Multi-factor authentication (MFA) has become integral to our modern digital lifestyle. We use it multiple times a day to securely authenticate ourselves on various platforms.
MFA not only ensures robust authentication security through multiple layers of authentication but eventually offers compliance with various data security and privacy regulations.
However, incorporating MFA was considered the perfect solution to mitigate the risks associated with account takeovers and identity thefts until MFA fatigue attacks targeted businesses.
MFA fatigue attacks bypass MFA by bombarding a user with multiple login attempts. The account owner accepts the MFA prompt out of desperation or annoyance, leading to an account takeover.
These kinds of attacks are used globally by hackers that have already gained access to the credentials of an account and then bombard users with MFA requests until they accept the same by mistake.
Let’s learn more about MFA fatigue attacks and MFA prompt bombing and how organizations can gear themselves to shield against these attacks.
MFA fatigue attack is an attack method used by hackers to target a user once they have compromised their credentials. It targets the human mind by bombarding the user with requests for MFA authentication, in this case through phone calls or text messages. Since we react to these requests by getting annoyed, it’s easier to provide access mistakenly.
This way, cybercriminals can obtain the credentials of many targets very quickly, as they are bombarded with MFA requests repeatedly until they provide access to their accounts.
Businesses already leveraging MFA as the standard authentication security mechanism should consider their overall security posture since an MFA fatigue attack could lead to financial and reputational damages.
On the other hand, organizations collecting heaps of customer information must stay alert. A little loophole in managing customer data could lead to hefty fines due to non-compliance with data and privacy regulations.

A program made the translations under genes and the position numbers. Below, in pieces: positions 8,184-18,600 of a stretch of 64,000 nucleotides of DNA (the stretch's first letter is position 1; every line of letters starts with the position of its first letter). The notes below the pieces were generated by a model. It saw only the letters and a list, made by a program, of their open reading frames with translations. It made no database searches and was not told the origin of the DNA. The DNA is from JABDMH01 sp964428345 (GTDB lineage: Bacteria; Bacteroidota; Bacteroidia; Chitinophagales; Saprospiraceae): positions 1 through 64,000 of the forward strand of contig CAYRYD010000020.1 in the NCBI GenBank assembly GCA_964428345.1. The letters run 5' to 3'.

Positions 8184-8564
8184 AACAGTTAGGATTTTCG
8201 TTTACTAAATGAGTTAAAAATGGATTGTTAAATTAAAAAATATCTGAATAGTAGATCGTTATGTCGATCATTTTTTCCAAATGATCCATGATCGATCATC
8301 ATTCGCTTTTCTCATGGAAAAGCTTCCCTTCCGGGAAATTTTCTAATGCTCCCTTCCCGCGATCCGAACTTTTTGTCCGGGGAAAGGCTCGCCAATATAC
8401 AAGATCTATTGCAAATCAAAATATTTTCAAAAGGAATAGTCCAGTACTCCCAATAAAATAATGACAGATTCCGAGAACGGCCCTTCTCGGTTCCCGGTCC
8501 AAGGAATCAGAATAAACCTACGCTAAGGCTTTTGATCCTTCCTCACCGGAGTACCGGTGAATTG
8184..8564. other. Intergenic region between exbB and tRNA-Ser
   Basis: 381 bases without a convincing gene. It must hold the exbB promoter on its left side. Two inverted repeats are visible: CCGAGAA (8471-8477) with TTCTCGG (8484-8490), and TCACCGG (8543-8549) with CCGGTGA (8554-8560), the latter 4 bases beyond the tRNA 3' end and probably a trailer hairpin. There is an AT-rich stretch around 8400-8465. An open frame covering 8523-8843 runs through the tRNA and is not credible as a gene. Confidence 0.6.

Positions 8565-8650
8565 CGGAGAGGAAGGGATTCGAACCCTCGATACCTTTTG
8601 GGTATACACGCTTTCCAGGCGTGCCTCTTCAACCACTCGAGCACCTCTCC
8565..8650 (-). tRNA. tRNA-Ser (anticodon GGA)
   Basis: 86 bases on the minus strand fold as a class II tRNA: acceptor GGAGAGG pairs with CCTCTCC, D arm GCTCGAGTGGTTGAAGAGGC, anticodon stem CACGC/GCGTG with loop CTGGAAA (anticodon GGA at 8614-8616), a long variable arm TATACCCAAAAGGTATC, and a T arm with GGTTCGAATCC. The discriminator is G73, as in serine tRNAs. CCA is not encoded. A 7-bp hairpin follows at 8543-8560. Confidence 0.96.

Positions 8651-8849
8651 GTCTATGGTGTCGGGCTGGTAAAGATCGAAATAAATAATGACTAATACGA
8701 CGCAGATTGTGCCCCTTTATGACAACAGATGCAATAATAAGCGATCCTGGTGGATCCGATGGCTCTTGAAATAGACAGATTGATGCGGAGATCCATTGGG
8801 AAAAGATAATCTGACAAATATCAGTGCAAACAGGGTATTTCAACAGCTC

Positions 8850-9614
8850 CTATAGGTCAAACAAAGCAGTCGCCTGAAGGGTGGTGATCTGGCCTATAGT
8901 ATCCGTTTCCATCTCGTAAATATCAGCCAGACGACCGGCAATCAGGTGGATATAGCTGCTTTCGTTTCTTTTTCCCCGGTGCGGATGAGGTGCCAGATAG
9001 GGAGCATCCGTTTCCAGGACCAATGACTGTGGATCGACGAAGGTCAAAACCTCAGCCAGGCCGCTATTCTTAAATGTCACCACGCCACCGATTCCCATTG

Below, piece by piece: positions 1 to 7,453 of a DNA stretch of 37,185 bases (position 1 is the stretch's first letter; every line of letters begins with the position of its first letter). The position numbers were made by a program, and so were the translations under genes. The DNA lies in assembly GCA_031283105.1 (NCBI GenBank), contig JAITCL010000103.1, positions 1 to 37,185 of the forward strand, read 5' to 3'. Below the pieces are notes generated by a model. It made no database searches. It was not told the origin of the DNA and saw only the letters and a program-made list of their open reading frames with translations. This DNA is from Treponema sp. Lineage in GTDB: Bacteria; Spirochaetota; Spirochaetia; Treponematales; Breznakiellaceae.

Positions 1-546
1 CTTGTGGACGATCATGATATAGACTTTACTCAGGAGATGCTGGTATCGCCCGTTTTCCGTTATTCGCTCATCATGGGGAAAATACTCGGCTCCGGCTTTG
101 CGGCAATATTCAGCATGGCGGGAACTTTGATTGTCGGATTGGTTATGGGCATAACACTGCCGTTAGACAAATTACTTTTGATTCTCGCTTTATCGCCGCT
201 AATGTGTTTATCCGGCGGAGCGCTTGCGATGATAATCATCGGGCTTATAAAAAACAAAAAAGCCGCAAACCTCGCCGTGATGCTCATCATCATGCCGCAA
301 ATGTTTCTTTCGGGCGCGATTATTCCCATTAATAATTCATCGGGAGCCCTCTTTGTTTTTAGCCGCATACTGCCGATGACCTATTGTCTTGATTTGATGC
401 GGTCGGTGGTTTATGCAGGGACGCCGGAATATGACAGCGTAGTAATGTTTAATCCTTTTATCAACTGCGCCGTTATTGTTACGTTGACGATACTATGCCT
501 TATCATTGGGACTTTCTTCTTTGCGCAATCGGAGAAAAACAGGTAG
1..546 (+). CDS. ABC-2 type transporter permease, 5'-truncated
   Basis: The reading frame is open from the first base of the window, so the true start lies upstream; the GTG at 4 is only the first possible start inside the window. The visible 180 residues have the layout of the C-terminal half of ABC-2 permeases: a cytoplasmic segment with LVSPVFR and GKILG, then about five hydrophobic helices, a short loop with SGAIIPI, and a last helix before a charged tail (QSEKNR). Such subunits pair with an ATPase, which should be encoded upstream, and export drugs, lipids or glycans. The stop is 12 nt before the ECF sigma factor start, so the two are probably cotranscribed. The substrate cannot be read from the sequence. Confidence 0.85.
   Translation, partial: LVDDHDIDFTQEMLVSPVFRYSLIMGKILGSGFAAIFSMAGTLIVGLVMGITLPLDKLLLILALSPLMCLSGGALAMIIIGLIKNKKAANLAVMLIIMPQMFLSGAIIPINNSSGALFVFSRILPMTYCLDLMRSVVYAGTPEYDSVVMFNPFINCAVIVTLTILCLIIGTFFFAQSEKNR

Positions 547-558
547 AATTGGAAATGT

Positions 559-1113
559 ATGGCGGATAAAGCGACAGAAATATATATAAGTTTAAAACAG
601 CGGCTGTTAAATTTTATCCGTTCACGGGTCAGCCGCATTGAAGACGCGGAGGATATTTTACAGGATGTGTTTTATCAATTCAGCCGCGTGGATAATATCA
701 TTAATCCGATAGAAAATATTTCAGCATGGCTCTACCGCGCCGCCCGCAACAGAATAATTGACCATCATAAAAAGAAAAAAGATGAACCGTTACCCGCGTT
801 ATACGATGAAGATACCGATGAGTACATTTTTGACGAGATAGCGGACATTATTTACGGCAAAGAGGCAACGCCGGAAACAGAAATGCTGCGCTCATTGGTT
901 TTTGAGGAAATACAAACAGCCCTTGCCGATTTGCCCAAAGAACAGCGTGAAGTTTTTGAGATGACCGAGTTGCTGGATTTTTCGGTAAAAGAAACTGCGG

So, what could be the ideal solution to offer secure authentication and mitigate the risks associated with MFA fatigue attacks? Let’s figure it out.
Nothing beats RBA when it comes to shielding an organization from MFA fatigue attacks.
Risk-based authentication is a non-static authentication system that considers the profile (IP address, Browser, Physical Location, and so on) of a consumer requesting access to the system to determine the risk profile associated with that action.
The risk-based implementation allows your application to challenge the consumer for additional credentials only when the risk level is appropriate.
It is a method of applying various levels of stringency to authentication processes based on the likelihood that access to a given system could result in a compromised account. As the level of risk increases, the authentication process becomes more complicated and restrictive.
Risk-based authentication is an essential security feature because it works in real-time to prevent cyber frauds like accounts getting compromised without causing an inconvenience for legitimate consumers.
Risk-based authentication helps businesses in achieving the following goals:
- It reduces online fraud and the risk of improper access by compromised MFA
- It enforces different authentication levels depending on consumer activity, geolocation, and similar calculated risk scores.
- It helps in improving the consumer experience. Consumers need to provide additional details for authentication only when the associated risk appears.
- It help access control in federated setups.
- It is widely used and easy to deploy.
LoginRadius’ Risk-based authentication applies the precise security level for each unique consumer interaction and avoids unnecessary security steps for low-risk transactions, which can add friction for the consumer.
It allows a quick, simple, and time-saving way to implement this on your website. You can create a consumer risk profile based on IP, city, browser, and country, thus minimizing the chances of an MFA fatigue attack.
Only when the consumer behavior deviates from normal activity (such as a different device or browser) are additional authentication challenges added, resulting in increased security hurdles for riskier transactions such as bank transactions. The consumer will be prompted to authenticate themselves in one form or another and if successful, they will go on to the correct portal or be blocked.
MFA fatigue attacks are on the rise, and businesses can’t afford to take the risk about crucial customer details and sensitive business information.
Adding a more robust authentication mechanism in the form of risk-based authentication can help minimize the chances of MFA fatigue attack and help secure crucial information.